An increasingly important issue in the nation is the extent to which State governments can confiscate property without paying fair compensation. The Federal government cannot do this. This is because the Constitution only allows compulsory acquisition on “just terms” – and then only for a purpose “in respect of which the Parliament has power to make laws.(section 51(xxx1)” ( The Federal Parliament only has those powers granted in the Constitution.)
But can the Federal government do this indirectly through a State government? State constitutions have no similar protection.
A related issue is where a government places such obstacles on the use of a property that the owner is denied an income. Is that an expropriation which should be compensated?
… Peter Spencer…
This was the claim that the farmer Peter Spencer made when his land was declared to be part of a carbon sink to assist the Commonwealth to comply with carbon emission restrictions under the Kyoto Protocol. At the time the government would not sign the Protocol, but wanted to show it was reducing our carbon emissions.
After a series of unsuccessful legal actions Mr. Spencer’s hunger strike brought the situation imposed on him and thousands of farmers before the nation. The media took notice.
(Incidentally, his case, Spencer v. Commonwealth of Australia, is being argued in the High Court on a pro bono basis by barrister Peter King, a founder of ACM and always a strong constitutional monarchist. Until 2004 he was the member for Wentworth in the House of Representatives.)
A political solution apart, Mr Spencer’s only answer may lie in the Federal Constitution. That all depends on the High Court saying the Commonwealth cannot do indirectly what it cannot do directly.
…..Cape York ….
We have recently seen another example of the effective confiscation or at least neutralisation of property in Queensland.
This is in the Wild Rivers Act, 2005 introduced by the Queensland Government to prevent rivers on the Cape York Peninsula being damaged by farming and tourism. The Leader of the Opposition Tony Abbott is supporting a private member’s bill introduced into the Federal Parliament to overturn the state law. He has told ABC Radio's AM program (12/1) the Wild Rivers Act is unfair on Aboriginal people living in the region.
"It's about locking up the land in ways which deny Aboriginal people their legitimate right to use it for their own benefit," he said. He told Parliament that the legislation was “the result of a deal between the green activists of Brisbane and the Beattie and the Bligh Labor governments of Queensland.”
Noel Pearson, the indigenous leader agrees and says the deal was to secure city seats for Labor with Green preferences. He told Alan Jones on 2GB (1/4) that some people expect Aboriginal people to live as they lived hundreds of years ago. He said that if they did not develop their land they would be held back to a life of dependency and despair.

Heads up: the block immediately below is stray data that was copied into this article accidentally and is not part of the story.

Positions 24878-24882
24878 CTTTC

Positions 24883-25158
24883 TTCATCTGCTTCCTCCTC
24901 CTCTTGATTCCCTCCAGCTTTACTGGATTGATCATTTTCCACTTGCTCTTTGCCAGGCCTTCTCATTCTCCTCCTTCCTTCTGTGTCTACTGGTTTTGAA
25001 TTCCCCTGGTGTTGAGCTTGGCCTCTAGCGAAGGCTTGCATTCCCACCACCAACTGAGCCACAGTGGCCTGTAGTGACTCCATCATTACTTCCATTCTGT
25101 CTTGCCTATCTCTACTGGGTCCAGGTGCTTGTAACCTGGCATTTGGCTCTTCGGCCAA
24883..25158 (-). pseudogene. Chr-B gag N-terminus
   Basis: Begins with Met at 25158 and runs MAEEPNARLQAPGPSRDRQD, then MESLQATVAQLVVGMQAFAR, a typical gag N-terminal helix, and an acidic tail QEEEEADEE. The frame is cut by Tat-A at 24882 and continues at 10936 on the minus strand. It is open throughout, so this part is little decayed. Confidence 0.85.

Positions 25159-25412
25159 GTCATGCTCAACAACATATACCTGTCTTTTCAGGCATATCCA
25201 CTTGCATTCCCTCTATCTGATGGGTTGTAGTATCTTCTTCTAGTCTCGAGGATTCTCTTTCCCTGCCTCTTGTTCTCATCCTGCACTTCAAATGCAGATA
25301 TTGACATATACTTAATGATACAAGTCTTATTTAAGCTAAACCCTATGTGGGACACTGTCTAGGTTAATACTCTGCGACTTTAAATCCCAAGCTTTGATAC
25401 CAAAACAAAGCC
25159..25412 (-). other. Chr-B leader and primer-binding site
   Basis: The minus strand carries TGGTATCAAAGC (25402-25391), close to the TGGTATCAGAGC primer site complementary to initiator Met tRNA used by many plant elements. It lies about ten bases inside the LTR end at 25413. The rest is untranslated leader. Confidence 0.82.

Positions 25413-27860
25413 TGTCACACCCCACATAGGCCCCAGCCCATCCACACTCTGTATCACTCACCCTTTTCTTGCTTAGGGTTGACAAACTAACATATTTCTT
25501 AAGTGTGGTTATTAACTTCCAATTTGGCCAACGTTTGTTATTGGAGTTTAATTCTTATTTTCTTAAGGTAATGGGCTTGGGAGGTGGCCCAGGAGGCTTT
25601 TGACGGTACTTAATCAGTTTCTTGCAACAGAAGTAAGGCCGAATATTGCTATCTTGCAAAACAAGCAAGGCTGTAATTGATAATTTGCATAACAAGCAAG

Alan Jones pointed out the Cape York Peninsula is the size of Victoria and massively undeveloped. The Wild Rivers Act stops development one kilometre beside any river or water course.
ACM of course has no position on the federal or state legislation. However as a general principle it is surely fundamental that where the government takes land or significantly restricts its use, fair compensation should be paid.
…the race power….
The federal bill introduced by Senator Scullion, the Wild Rivers (Environmental Management) Bill, 2010, which would require the agreement, the Aboriginal traditional owners of the land.
The bill declares that it is the intention of the Parliament that if enacted, it protect the rights of traditional owners of native title land within wild river areas to own, use, develop and control that land.
It relies particularly on the race power in Section 51(xxvi) of the Constitution. This provides that the Parliament shall, subject to this Constitution, have power to make laws for the peace, order, and good government of the Commonwealth with respect to: –
(xxvi.) The people of any race for whom it is deemed necessary to make special laws.
Until 1967, there was one exception – the Aboriginal race in any State. This was the most significant part of the referendum that year which had nothing to do with voting rights or citizenship both of which were already enjoyed by the Aboriginal people.
Introduced by Senator Scullion, the bill is now before the Senate Legal and Constitutional Affairs Committee. In a submission to the Committee constitutional lawyer Professor George Williams records his opinion that the bill if enacted would be a valid exercise of this power.
Although I do not always agree with my esteemed republican colleague, I do so on this occasion.